Trigger … Alby Shultz’s decision to retire from the rural seat of Hume set the stand-off in motion. Criticised … Senator Arthur Sinodinos.
NSW Liberals are fuming at being out-negotiated by the Nationals after a peace deal over federal seats cost the Liberals more than $1 million and possibly a spot in the Senate.
Under the deal in which the Nationals agreed not to run in the NSW seats of Hume, Gilmore and Eden-Monaro at the next federal election, the junior Coalition partner secured a much larger slice of the Coalition’s share of public election funding for each of the next three elections.
Based on present figures, the NSW Nationals will now make about $1.2 million at each of the next three federal elections, which is almost $400,000 per election more than they would have received before negotiations began.
The Nationals also negotiated a more favourable Senate ticket for themselves in the event of a double dissolution election, something the Opposition Leader, Tony Abbott, has promised to hold should he be elected and the Senate prevents him from scrapping the carbon tax.
In the event of a double dissolution, the Nationals now have a chance of winning three senators, instead of two under the previous arrangements.
Under Coalition convention, when a seat is held by Labor, or the incumbent Coalition MP is retiring, both the Nationals and the Liberals are entitled to contest the seat in what is known as a three-cornered contest.
The Coalition agreement, finalised on Thursday after a three-month stand-off, is designed to minimise these contests so the parties do not waste resources fighting each other.
The stand-off was caused by a dispute over the rural seat of Hume, which is being vacated due to the retirement of the Liberal MP Alby Schultz.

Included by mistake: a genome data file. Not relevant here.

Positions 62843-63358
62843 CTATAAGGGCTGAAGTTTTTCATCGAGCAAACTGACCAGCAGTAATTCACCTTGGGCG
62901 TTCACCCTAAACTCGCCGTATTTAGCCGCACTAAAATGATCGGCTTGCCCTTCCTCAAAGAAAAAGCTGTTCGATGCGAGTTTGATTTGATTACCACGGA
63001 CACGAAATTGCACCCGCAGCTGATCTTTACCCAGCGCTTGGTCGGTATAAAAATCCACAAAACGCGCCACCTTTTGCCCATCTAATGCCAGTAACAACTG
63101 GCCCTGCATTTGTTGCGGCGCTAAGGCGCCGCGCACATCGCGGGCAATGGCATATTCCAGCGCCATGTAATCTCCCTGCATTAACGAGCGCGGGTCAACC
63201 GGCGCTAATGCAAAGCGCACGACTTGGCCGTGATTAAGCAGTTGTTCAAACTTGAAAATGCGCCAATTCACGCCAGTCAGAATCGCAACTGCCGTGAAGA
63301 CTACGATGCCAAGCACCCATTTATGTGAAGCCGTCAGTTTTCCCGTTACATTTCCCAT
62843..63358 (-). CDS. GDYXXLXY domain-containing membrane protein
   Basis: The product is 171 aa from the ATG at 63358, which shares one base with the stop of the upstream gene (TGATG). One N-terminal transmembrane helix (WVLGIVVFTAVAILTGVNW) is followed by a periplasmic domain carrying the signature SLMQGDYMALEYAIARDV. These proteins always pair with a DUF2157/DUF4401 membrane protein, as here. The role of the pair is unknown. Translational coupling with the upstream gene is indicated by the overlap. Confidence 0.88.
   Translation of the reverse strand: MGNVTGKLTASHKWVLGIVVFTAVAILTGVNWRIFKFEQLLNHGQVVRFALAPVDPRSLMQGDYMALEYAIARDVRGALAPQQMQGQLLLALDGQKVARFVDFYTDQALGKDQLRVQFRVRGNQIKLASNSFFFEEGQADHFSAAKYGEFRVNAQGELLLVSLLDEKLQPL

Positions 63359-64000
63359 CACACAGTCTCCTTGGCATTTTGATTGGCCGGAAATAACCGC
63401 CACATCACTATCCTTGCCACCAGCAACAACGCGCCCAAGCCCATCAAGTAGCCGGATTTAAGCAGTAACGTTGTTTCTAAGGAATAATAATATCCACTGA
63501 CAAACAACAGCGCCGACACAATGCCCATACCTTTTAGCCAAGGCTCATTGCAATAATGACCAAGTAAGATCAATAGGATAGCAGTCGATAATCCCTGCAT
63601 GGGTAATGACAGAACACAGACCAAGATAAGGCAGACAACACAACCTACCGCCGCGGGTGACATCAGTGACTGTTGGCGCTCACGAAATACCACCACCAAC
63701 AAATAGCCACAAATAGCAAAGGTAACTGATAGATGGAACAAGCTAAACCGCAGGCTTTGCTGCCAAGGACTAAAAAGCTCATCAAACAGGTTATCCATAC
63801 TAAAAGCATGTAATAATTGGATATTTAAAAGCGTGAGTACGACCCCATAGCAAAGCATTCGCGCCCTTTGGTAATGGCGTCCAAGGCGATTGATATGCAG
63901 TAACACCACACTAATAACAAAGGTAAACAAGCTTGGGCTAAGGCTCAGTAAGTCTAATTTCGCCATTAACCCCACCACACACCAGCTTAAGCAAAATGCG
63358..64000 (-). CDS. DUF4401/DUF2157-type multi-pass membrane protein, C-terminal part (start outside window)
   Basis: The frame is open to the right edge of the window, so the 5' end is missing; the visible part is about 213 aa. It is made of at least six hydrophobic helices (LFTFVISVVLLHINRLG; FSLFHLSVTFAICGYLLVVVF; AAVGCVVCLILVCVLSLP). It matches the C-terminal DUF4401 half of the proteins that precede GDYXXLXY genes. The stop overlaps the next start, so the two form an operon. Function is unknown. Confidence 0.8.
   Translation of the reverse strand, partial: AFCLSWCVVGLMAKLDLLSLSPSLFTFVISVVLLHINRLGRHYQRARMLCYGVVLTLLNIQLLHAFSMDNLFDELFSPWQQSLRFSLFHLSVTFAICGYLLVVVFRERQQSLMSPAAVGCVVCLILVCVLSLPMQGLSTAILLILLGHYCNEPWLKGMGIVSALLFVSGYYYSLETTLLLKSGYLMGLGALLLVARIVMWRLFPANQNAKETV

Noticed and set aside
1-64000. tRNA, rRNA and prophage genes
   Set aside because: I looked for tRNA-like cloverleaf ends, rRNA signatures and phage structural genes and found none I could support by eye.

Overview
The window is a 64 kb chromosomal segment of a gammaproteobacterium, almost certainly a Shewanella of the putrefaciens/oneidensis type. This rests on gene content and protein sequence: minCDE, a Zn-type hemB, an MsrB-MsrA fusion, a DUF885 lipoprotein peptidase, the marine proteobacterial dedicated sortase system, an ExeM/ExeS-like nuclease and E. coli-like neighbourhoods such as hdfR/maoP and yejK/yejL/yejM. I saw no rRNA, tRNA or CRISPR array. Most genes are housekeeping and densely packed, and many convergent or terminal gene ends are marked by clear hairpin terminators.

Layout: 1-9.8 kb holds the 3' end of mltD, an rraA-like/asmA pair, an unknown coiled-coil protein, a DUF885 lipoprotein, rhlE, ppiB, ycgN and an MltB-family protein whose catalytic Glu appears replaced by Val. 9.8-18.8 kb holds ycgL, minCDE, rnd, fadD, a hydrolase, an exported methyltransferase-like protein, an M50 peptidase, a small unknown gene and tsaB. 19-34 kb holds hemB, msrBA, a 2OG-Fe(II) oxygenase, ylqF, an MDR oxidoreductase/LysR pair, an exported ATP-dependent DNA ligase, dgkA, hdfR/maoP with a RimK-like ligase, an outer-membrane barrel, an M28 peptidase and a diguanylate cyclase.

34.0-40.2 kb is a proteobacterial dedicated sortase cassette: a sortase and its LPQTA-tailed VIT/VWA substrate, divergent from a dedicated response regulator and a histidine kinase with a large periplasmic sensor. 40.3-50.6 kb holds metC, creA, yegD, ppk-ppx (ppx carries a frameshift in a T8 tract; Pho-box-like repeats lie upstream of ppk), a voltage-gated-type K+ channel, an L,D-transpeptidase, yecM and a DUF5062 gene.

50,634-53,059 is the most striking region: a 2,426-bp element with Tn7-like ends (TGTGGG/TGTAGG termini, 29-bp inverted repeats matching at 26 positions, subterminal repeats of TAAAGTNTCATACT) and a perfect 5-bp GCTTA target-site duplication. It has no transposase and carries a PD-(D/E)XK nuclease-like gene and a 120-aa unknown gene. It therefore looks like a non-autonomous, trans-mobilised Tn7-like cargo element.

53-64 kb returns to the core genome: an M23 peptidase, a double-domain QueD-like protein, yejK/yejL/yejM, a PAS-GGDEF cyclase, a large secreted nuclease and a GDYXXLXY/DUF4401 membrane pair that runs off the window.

The Liberals pre-selected businessman Angus Taylor and Mr Abbott made it clear he wanted Mr Taylor in Parliament. But the Nationals insisted on their right to also run for Hume and were eventually talked down.
But some Liberal MPs feel the price was too high and have criticised the negotiating skills of the party’s state president and Senator, Arthur Sinodinos, and the party’s state director, Mark Neeham.
After each federal election, parties which garner more than 4 per cent of the primary vote, receive public funding. At the moment, the rate is $2.43 per vote.
Because the Liberals and Nationals run a joint Senate ticket in NSW, they agree beforehand on how to split the proceeds from the Senate vote.
The Liberals were to take 85 per cent of the Senate public funding from the next federal election and the Nationals 15 per cent.
But the Nationals will now receive 25 per cent for this election and the two after it as well.
Under the 75-25 split, the Nationals will receive about $1.2 million an election from the Senate vote, $400,000 more than under the 85-15 split.
The Liberals will keep about $3 million.
Of the 49 federal seats in NSW, the Nationals will contest 10, including both Lyne and New England, which are held respectively by the independents Rob Oakeshott and Tony Windsor.
The seats of Calare and Cowper, which the Nationals currently hold, will be off-limits to the Liberals for two elections after the incumbent members retire.
In return, the Liberals have to themselves Hume, Eden-Monaro and Gilmore.
Eden-Monaro is held by Labor and the Liberal MP Joanna Gash is retiring from Gilmore. The Nationals had threatened to run Angry Anderson in Gilmore.
This story Administrator ready to work first appeared on Nanjing Night Net.